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HP13 area guide

Postcode district: HP13


The HP13 postcode district lies within or includes part of the following towns, counties, localities, electoral wards and stations: Abbey, Bowerdean, Buckinghamshire, Disraeli, Downley, Downley and Plomer Hill, High Wycombe, Micklefield, Ryemead, Terriers and Amersham Hill, Totteridge, Tylers Green and Loudwater.


The town of High Wycombe has roots dating back to Roman times, as a Roman Villa was found in the town and excavated three times. The villa is said to have been built between 150 and 170 AD. Mosaics and even a bath house were also found around the town. A settlement in High Wycombe is noted in the Domesday book as early as 970. The Parish church was established in 1086 and the town was named a market borough in 1237. The market has been running in the town since the early 12th century. Throughout Medieval times High Wycombe was a mill town that manufactured lace and linen cloth. The town was also heavily used as a stop-off point for travellers going between London and Oxford. Many inns and taverns existed in High Wycombe to satisfy the traveller’s needs. In the 17th and 18th centuries the cloth industry was overtaken by the paper industry, as the town’s chalk from the water was perfect for paper making. In the 19th century the furniture industry completely overtook the town’s industry and made High Wycombe very famous. To accommodate the many workers, terraced houses were built and are a large part of the town’s architecture. Due to the furniture industry, the town’s population grew substantially from 13,000 people in 1881 to about 29,000 residents in 1928. In 1877 Queen Victoria visited the town and was greeted with an arch of chairs. Unfortunately the furniture industry started to decline in the 1960s, causing great unemployment and hardship in the town. Due to the decline, the housing market in the town began to heavily decline as well. Many of the houses were condemned and had to be destroyed. However, you can still see beautiful, old architecture in St. Mary’s Street in the main city. During World War II, the town acted as the U.S. Air Force’s bomber command base and headquarters. After the war, the town started to really develop, as most of the decrepit buildings were demolished and new shopping centres were built.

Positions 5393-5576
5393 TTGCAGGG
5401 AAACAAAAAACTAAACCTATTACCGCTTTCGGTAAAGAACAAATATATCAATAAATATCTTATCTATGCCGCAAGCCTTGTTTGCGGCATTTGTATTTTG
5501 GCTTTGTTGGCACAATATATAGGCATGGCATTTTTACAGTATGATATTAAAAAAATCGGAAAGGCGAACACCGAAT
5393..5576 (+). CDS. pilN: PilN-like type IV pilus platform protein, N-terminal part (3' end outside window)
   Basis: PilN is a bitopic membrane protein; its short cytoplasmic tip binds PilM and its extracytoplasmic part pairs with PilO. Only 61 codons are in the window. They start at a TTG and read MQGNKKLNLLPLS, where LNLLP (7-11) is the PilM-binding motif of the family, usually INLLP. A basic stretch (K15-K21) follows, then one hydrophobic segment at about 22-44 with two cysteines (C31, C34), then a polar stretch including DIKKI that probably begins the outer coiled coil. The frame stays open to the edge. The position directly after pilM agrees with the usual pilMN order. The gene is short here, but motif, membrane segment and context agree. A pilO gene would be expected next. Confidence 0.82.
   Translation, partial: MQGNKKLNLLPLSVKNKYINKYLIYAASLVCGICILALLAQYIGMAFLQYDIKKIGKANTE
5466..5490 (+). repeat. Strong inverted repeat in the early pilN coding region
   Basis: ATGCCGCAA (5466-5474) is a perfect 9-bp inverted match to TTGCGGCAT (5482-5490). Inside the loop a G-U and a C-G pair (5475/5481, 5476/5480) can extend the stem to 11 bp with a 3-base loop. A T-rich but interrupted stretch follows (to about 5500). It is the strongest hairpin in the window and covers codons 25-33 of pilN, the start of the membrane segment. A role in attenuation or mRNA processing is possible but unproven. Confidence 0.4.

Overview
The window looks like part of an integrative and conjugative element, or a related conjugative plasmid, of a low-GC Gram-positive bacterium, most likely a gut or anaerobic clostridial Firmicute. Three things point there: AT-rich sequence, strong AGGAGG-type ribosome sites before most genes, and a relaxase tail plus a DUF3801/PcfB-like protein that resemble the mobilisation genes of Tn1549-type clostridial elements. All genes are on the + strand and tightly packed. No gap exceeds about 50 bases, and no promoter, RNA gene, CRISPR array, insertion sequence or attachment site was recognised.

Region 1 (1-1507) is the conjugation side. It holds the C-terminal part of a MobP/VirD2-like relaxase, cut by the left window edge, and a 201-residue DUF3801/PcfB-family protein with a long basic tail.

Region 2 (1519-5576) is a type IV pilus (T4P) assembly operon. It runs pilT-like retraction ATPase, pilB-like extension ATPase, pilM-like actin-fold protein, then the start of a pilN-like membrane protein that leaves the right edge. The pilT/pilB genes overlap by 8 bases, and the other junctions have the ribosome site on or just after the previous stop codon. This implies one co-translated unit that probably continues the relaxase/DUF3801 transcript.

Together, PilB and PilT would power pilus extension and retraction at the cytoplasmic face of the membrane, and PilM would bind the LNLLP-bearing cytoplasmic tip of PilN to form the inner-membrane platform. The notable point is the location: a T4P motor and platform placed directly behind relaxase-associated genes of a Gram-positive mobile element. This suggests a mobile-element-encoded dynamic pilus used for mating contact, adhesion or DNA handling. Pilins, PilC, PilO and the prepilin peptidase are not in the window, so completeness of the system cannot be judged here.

Today HP13 contains about 40,000 residents, while the entire HP postcode contains about 460,000 people. HP13 has a rather young median age of thirty-three, as the national average is about thirty-nine. The town of High Wycombe is located in the affluent Buckinghamshire region; however, the town contains less affluent areas due to the past history and decline of the furniture industry. Recently, the town has undergone and is continuing to go through renovation projects, such as more shopping centres and amenities. Most of the properties in HP13 are semi-detached, making up 43 per cent of the housing stock. The house prices in HP13 are very close to the national averages. For those looking to buy in the most affluent areas, Wentworth Close is one of the most expensive streets in HP13, with average prices of £700,000. This street is mainly inhabited by wealthy professionals with children. The houses are generally large and detached. Although this street houses families, it is not ideal for children attending college as it is far from High Street where the nearest school is located. One of the most convenient and inexpensive streets in HP13 is Cheviot Close. The residents living on or near this street tend to be older. This street is great for young families as the school located on The Pastures is very near. Also, the street is close to a post office and a petrol station. The average house price on Cheviot Close is £120,000. Micklefield Road is one of the most residential streets in HP13, probably due to its convenient location near a primary school, a post office and petrol station. The properties on this street range from detached houses to flats. The average property price is around £200,000.